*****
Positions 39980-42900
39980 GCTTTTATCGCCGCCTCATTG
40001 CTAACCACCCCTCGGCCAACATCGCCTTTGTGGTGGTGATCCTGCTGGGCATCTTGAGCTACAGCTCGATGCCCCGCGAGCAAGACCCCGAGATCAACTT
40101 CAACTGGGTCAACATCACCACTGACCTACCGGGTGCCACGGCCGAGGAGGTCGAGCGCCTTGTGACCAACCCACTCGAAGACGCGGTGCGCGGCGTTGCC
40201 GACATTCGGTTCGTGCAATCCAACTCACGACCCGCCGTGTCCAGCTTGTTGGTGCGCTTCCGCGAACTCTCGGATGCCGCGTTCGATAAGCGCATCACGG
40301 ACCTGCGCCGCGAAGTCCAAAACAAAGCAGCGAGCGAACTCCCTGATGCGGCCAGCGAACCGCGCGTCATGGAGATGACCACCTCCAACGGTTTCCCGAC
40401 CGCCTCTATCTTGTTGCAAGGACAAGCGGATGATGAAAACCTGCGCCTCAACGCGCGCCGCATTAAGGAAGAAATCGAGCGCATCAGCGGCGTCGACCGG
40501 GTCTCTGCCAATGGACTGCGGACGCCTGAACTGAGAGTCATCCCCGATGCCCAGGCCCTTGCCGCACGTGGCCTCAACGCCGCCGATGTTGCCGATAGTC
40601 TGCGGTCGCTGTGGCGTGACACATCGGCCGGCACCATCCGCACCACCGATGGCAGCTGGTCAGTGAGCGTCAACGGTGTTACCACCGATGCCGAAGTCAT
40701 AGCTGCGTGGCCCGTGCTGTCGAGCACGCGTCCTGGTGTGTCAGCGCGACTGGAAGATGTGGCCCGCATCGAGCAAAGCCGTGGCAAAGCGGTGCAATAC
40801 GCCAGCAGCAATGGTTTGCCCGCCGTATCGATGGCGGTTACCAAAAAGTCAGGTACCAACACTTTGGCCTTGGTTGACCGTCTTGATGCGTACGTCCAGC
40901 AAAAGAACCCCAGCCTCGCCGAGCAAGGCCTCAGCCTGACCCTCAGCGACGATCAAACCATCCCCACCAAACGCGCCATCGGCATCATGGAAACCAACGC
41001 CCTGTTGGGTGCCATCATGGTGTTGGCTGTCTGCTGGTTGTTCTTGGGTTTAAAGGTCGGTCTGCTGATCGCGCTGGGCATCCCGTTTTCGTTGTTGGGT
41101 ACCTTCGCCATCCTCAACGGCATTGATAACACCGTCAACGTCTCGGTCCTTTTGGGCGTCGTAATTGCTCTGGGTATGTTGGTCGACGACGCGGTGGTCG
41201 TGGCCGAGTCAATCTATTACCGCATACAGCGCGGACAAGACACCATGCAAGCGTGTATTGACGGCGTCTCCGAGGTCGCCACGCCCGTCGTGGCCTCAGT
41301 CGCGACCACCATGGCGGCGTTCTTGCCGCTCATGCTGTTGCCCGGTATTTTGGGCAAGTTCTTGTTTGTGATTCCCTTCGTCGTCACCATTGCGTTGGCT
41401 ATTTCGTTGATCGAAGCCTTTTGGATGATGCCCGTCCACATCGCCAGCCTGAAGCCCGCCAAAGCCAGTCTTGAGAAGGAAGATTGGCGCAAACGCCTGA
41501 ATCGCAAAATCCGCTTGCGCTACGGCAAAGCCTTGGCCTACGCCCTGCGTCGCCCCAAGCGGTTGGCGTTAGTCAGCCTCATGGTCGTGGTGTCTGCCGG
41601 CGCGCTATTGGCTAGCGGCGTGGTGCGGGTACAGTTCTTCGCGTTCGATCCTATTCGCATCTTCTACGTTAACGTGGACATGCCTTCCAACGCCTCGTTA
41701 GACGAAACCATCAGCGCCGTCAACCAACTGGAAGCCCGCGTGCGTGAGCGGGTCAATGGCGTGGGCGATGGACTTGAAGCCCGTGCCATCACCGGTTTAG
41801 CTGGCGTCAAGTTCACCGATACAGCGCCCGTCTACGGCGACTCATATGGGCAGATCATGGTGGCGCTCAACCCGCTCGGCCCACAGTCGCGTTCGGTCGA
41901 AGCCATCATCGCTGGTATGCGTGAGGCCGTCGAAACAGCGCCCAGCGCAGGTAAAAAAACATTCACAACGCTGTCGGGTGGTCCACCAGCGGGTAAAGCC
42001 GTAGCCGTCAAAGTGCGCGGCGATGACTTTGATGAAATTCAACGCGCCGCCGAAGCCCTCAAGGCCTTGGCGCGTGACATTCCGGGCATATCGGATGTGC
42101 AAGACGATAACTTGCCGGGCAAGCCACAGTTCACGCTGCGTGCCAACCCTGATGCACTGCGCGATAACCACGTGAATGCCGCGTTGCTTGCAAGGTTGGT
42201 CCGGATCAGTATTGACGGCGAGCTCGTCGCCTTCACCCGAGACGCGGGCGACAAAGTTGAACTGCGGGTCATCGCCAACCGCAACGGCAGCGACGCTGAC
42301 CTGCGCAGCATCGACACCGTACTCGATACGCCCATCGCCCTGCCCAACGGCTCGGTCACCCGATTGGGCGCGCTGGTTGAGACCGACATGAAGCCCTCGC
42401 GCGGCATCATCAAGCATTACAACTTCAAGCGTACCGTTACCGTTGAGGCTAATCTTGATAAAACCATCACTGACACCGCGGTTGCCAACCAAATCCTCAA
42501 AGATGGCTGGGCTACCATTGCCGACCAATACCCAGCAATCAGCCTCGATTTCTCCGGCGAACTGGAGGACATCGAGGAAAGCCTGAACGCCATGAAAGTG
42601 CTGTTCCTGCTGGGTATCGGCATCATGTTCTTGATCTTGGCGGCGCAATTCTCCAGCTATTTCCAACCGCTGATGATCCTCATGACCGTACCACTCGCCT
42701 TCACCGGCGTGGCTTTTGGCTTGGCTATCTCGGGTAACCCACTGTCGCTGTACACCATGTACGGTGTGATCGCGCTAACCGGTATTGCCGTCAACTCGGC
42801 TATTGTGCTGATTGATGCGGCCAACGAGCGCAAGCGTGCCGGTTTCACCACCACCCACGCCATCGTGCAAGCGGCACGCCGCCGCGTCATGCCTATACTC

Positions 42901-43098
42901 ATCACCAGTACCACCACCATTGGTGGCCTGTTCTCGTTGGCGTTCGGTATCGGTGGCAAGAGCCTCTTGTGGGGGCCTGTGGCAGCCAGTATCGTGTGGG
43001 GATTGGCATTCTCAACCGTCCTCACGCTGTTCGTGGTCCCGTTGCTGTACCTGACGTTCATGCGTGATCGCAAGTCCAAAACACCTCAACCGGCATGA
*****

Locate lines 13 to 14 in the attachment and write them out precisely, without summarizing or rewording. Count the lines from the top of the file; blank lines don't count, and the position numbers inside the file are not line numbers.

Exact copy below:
41001 CCTGTTGGGTGCCATCATGGTGTTGGCTGTCTGCTGGTTGTTCTTGGGTTTAAAGGTCGGTCTGCTGATCGCGCTGGGCATCCCGTTTTCGTTGTTGGGT
41101 ACCTTCGCCATCCTCAACGGCATTGATAACACCGTCAACGTCTCGGTCCTTTTGGGCGTCGTAATTGCTCTGGGTATGTTGGTCGACGACGCGGTGGTCG